The Point to Point blog has an excellent article about how witty headlines and SEO can go hand-in-hand. Dominic Litten explains how many news sites have the ability to put the SEO-friendly headline in a separate field to the witty headline.
For many journalists, SEO = headline + keyword stuffing. It’s all they know. However, if journalists really want to know and understand how SEO can help them and their publications they should worry a lot less about the importance of headlines and focus on their company’s sitemaps, site architecture, endless duplicate content, internal linking and the like.
Litten goes on to say:
We get the love for your headlines, we’re just over it. SEO didn’t kill the cute headline, the click did. The sheer volume of content, growing exponentially and shared on social media, rendered the witty and non-descriptive headline useless. We consume media so radically differently than we once did, so why are some journalists clinging to out-dated best practices?
“It’s hard enough to write for the web and meet the guidelines for concise, scannable, and objective content. It’s even harder to write web headlines,” writes Jakob Nielsen, the useability expert.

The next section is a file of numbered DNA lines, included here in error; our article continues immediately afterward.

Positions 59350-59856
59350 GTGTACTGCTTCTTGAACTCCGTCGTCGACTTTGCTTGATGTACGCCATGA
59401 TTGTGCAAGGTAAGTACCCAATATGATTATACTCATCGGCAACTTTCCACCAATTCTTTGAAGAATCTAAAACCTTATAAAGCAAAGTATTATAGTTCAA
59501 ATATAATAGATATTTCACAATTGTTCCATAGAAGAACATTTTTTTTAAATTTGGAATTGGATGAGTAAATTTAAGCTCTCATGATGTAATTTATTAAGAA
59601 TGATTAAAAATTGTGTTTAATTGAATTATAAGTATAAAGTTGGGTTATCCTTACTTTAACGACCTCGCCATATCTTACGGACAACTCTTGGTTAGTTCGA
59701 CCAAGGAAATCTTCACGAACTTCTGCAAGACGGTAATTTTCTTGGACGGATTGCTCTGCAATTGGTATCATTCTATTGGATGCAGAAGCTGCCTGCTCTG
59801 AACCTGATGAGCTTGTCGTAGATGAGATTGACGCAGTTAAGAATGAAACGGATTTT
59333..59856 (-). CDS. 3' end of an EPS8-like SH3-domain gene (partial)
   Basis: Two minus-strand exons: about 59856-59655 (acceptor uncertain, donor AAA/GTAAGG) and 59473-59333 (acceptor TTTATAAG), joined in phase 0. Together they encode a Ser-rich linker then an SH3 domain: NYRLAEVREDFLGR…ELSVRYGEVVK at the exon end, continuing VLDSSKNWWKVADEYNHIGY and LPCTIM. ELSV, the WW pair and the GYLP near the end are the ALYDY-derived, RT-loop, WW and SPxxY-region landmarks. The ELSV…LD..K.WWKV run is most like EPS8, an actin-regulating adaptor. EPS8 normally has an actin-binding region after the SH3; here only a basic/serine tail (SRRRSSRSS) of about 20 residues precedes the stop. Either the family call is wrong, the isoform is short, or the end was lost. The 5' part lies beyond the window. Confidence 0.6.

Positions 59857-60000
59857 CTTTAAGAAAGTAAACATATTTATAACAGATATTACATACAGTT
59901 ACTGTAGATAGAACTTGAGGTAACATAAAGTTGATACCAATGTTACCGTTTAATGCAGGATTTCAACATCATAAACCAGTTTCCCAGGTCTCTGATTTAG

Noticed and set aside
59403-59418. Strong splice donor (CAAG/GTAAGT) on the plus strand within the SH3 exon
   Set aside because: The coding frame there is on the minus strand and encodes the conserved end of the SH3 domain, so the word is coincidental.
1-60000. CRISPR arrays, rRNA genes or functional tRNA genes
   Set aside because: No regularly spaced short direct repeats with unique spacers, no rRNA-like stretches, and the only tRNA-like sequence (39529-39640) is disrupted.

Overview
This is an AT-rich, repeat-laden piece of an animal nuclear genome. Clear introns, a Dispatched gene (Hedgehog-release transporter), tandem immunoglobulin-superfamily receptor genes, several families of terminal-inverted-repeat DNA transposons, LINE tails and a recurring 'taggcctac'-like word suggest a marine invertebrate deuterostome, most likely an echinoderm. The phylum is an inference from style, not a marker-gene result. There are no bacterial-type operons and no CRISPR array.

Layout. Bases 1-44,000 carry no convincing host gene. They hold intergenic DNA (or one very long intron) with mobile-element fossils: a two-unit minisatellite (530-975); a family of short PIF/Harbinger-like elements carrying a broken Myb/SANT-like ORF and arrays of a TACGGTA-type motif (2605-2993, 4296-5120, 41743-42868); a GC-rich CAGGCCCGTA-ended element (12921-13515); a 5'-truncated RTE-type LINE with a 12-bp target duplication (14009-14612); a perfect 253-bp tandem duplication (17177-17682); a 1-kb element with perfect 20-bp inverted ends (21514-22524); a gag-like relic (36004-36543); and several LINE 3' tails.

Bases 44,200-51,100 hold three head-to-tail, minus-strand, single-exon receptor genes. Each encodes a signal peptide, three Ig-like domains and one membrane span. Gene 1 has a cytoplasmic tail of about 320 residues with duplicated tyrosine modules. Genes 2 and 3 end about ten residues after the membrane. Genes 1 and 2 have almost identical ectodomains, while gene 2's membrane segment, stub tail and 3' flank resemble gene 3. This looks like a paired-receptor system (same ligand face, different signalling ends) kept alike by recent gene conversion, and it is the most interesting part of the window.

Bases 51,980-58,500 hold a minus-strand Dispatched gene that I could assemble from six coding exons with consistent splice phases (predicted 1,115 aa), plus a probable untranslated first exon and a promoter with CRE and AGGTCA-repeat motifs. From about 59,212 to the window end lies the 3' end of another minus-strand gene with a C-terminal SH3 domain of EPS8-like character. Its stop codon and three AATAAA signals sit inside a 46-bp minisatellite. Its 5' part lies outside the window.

“(…)For several years, I’ve been very impressed with BBC News headlines, both on the main BBC homepage and on its dedicated news page. Most sites routinely violate headline guidelines, but BBC editors consistently do an awesome job,” he continues.
Newmediabytes has some good pointers for those journalists and subs looking to get their online headlines perfectly attuned for the search engines to home in on.
Main points (click through for detailed definitions)
– Be clear and concise
– Plan headlines for searchers
– Include appropriate keywords and keyword phrases
– Include FULL NAMES of people and places where applicable
– Include DATELINES
– Keep headlines under 65 characters
The site also has a video of DetNews.com web editor Leslie Rotan talking about some things to remember when writing headlines for the web.